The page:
Gate Communications estimates that one in every 1,000 babies is born deaf. ASL University says that deaf children of deaf parents typically develop language in the same way hearing children do, progressing step by step, even though learning sign language instead of spoken language. They reach the same milestones at about the same ages. Deaf children of hearing parents, though, may develop language later than normal because, as the Reading Rockets website explains, their parents don’t model accessible language for them. In fact, their hearing loss is often not identified until they are about 1 year old.
Early Interactions with Caregivers
Hearing mothers and other caregivers of infants typically interact with their babies in ways that help them develop language. They echo the sounds their babies make. They take turns making cooing or babbling sounds with their babies, as if conversing. They praise and encourage their babies when they make sounds. Deaf mothers interact with their babies in similar ways. They sign to their babies, encourage their babies to try to form signs, and shape their babies’ hands to form signs.
Hearing babies typically begin babbling around 3 months of age, and according to ASL University, deaf babies do, too. Deaf babies “finger babble,” meaning they make deliberate and systematic gestures that, although they have no apparent meaning, differ from the random finger movements and clenched fists made by hearing babies. It’s the equivalent of the babbling sounds made by hearing babies at this age.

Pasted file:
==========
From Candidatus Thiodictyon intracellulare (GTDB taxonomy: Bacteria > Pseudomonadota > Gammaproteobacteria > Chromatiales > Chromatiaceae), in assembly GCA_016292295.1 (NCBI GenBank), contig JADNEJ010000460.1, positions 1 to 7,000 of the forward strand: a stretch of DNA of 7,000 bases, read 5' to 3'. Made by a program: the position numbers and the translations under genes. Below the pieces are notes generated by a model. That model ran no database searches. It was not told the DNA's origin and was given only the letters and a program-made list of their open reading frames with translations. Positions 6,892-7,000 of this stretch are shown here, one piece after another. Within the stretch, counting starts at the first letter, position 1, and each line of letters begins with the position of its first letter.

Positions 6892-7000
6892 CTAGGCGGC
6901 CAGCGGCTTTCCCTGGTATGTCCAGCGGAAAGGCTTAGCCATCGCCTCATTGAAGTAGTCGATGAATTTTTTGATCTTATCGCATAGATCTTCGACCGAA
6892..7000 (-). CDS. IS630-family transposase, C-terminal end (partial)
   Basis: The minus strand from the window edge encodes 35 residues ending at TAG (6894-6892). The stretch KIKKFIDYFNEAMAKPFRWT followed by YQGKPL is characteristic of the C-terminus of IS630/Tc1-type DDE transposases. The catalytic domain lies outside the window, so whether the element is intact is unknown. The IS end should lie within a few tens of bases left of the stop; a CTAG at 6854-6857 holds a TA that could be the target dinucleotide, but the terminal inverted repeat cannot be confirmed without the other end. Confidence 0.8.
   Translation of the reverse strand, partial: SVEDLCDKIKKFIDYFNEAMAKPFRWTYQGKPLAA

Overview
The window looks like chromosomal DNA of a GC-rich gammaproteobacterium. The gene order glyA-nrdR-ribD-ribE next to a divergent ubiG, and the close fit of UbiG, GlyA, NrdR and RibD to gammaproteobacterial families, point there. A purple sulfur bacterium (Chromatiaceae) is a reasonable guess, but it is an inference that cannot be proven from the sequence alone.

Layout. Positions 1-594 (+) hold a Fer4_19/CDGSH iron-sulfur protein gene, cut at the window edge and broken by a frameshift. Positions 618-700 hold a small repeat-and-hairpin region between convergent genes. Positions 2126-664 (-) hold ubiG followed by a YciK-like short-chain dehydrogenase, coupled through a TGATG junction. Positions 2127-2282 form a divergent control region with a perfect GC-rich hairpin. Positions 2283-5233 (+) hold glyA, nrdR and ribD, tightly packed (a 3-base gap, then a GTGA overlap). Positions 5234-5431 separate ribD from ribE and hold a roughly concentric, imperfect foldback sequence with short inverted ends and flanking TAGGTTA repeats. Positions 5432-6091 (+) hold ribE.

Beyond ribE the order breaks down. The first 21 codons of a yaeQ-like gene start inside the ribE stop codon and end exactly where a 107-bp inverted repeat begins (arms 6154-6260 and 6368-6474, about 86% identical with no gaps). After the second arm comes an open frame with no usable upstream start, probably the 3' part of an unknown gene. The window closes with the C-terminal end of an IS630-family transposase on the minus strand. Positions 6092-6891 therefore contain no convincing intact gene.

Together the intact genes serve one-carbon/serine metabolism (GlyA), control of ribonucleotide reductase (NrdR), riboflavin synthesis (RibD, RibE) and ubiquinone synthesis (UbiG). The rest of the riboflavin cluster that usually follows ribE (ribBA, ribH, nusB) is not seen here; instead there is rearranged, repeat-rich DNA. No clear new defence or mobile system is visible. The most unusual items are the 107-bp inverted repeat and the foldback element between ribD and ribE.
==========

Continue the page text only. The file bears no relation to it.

Hearing babies typically say their first word around 12 months of age, says Maureen Connolly of Parenting.com as reported by CNN Health. Deaf babies, according to ASL University, typically sign their first word earlier than that, around 8 months of age, and have a vocabulary of about 10 word signs by 12 months of age. The Mayo Clinic website explains that children usually don’t have the verbal skills to communicate orally at such a young age, but they usually can communicate simple concepts by sign at about 8 months of age, which is why some parents choose to teach their hearing babies some simple signs before they begin to speak.
When Deaf Children Acquire Language Late
The Reading Rockets website talks about what happens when deaf children acquire language later than usual, often because their parents don’t sign. These children don’t share their family’s native language. Even if their parents begin learning American sign language (ASL) or signed English, it takes time to become fluent. These children experience inconsistent communication from their parents in their early days, leading to language delays. Often, they only begin to develop good language skills when they start attending school, where they are exposed to fluent signers.